Updated: Apr 23
Well, well, well.
I've been asked by someone, "so what is the purpose in your stories, what is moral, what am I learning here." and this made me think to write a short article on a trend of literary fiction in which we don't try to convey a goal or purpose in the story. My writing particularly can be categorized under transgressive fiction and has many commonalities with absurdism but what gives them the quality I'm looking for is postmodernism perspective to literature. I would like to use this to expand my response to such a reaction of so what is the goal? After such a conversation, I felt purposeless for few minutes. Then I thought what if there’s good to be caused by purposelessness?
Absurdist fiction is a genre of literature that began in the 1950s and 1960s mainly in France and Germany as a result of post-war disillusionment. This is a specific time period in which gave birth to Postmodern literature and what that label entails. Postmodern literature is defined as literature written after World War II through the current day. Works of Postmodern literature reflect a society's social and/or political viewpoints, shown through realistic characters, connections to current events, and socioeconomic messages. The writers are looking for trends that illuminate societal strengths and weaknesses to remind society of lessons they should learn and questions they should ask. So when we think of Postmodern literature, we cannot simply look at a few themes or settings. Since society changes over time, so do the content and messages of this writing. It is from these real-life themes that we find the beginning of a new period of writing.
Moving forward, we have Postmodern literature that is a form of literature characterized by the use of metafiction, unreliable narration, self-reflexivity, intertextuality, and which often thematizes both historical and political issues. This style of experimental literature emerged strongly in the US in the 1960s through the writings of authors such as Kurt Vonnegut, Thomas Pynchon, Philip K. Dick, Kathy Acker, and John Barth. (source) Postmodernists often challenge authorities, which has been seen as a symptom of the fact that this style of literature first emerged in the context of political tendencies in the 1960s. (source)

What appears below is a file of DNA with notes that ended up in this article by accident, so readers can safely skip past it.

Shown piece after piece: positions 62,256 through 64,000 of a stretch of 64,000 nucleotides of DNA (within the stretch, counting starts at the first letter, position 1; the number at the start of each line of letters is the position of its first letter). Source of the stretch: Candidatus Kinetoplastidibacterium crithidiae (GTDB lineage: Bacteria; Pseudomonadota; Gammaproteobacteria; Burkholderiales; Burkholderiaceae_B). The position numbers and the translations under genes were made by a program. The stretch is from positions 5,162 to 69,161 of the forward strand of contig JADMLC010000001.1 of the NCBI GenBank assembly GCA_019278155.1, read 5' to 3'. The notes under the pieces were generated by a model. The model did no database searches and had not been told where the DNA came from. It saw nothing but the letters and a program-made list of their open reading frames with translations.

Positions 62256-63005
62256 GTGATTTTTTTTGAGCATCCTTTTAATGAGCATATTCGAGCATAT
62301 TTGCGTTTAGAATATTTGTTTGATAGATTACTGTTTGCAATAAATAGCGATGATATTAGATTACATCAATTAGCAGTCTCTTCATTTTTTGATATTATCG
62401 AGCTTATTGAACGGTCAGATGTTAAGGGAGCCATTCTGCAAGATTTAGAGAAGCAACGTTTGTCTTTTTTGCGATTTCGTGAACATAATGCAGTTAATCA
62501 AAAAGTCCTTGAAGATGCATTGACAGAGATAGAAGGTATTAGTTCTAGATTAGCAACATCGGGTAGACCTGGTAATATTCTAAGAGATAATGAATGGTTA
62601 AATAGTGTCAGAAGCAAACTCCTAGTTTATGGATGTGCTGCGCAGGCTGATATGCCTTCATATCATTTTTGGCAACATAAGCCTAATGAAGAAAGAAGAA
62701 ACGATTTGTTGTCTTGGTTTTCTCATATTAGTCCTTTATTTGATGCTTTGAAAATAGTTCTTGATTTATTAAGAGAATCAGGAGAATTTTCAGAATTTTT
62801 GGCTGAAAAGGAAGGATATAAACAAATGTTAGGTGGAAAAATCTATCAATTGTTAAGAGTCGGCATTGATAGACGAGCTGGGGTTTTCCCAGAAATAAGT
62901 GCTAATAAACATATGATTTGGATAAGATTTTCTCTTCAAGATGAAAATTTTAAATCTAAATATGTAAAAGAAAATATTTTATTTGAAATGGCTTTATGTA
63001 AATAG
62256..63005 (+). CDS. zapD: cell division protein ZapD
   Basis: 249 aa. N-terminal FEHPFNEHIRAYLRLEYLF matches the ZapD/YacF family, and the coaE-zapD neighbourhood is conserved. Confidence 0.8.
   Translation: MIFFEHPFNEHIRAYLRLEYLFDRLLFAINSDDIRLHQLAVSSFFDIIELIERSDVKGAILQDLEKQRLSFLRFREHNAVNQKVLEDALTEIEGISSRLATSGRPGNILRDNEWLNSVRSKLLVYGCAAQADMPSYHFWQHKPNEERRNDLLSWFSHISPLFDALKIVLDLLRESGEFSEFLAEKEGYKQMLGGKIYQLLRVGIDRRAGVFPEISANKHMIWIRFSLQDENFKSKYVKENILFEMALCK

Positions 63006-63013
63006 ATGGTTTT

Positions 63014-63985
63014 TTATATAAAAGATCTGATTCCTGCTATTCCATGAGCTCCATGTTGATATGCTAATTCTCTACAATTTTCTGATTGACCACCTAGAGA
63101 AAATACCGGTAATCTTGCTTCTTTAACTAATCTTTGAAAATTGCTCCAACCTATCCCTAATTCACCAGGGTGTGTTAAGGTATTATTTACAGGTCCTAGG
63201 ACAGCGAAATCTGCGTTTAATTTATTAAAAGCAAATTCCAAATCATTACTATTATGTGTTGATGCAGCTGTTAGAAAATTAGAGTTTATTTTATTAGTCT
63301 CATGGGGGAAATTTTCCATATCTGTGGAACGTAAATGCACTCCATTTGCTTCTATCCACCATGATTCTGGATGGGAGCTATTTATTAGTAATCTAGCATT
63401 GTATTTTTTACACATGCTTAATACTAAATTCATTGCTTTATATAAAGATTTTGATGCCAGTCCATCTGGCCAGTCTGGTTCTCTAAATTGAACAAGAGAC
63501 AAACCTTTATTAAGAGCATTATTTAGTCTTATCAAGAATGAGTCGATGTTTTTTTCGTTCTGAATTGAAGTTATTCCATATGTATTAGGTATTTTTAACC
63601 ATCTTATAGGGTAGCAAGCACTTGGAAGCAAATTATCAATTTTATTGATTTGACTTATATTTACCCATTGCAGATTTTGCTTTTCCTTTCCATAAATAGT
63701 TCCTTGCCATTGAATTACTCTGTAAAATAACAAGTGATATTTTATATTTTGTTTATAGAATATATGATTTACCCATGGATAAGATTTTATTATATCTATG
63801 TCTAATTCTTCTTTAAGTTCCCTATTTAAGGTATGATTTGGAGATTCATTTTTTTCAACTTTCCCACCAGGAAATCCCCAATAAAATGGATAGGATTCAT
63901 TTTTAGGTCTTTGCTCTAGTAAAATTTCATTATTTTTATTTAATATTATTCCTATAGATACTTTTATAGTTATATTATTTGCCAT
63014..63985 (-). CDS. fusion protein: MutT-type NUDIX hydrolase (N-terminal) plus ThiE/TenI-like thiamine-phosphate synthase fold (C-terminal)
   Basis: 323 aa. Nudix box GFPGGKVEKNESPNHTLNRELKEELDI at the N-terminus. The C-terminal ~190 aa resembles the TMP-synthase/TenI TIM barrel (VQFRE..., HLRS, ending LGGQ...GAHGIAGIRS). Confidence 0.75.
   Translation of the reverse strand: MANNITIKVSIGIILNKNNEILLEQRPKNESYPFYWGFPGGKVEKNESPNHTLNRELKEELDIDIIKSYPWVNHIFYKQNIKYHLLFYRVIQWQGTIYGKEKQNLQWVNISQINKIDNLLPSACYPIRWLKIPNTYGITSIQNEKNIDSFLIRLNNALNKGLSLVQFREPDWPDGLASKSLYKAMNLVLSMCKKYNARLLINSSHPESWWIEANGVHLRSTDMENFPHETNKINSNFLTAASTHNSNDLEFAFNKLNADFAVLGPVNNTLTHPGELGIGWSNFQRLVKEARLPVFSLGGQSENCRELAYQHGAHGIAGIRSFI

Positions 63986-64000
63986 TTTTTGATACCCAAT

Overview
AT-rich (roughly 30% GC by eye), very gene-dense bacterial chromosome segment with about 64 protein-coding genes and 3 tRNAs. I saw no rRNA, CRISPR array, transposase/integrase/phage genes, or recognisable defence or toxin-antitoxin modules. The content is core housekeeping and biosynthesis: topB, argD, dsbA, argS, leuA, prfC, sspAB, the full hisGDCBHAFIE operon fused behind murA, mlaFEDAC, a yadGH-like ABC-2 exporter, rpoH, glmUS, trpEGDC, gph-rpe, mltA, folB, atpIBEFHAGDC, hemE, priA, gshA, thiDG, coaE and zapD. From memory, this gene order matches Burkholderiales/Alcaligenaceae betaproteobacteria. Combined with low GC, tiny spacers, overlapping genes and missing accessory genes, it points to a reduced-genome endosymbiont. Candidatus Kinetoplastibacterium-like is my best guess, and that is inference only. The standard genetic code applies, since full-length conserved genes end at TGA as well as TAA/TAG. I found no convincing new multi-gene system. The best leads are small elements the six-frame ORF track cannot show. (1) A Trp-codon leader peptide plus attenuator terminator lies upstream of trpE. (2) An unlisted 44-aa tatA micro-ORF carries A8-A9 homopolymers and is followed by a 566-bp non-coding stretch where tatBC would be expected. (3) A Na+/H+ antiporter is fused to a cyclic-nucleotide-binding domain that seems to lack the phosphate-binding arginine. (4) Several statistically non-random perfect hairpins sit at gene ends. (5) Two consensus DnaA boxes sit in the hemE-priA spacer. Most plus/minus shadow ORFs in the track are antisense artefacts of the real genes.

Linda Hutcheon claimed postmodern fiction as a whole could be characterized by the ironic quote marks, that much of it can be taken as tongue-in-cheek. This irony, along with black humor and the general concept of "play" are among the most recognizable aspects of postmodernism. (source) So, Postmodern literature is a form of literature that is marked, both stylistically and ideologically, by a reliance on such literary conventions as fragmentation, paradox, unreliable narrators, often unrealistic and downright impossible plots, games, parody, paranoia, dark humor, and authorial self-reference. (source) It is important to know that Postmodern authors tend to reject outright meanings in their novels, stories, and poems, and, instead, highlight and celebrate the possibility of multiple meanings, or a complete lack of meaning, within a single literary work.
Postmodern literature often rejects the boundaries between 'high' and 'low' forms of art and literature, as well as the distinctions between different genres and forms of writing and storytelling. Here I have some common stylistic techniques that are often used in this form of literature:
Pastiche: The taking of various ideas from previous writings and literary styles and pasting them together to make new styles. The word implies a lack of originality or coherence, an imitative jumble, but with the advent of postmodernism, pastiche has become positively constructed as deliberate, witty homage or playful imitation (source).
Intertextuality: The acknowledgment of previous literary works within another literary work. It includes allusion, quotation, calque, plagiarism, translation, pastiche, and parody (source).
Metafiction: The act of writing about writing or making readers aware of the fictional nature of the very fiction they're reading. It is frequently used as a form of parody or a tool to undermine literary conventions and explore the relationship between literature and reality, life, and art (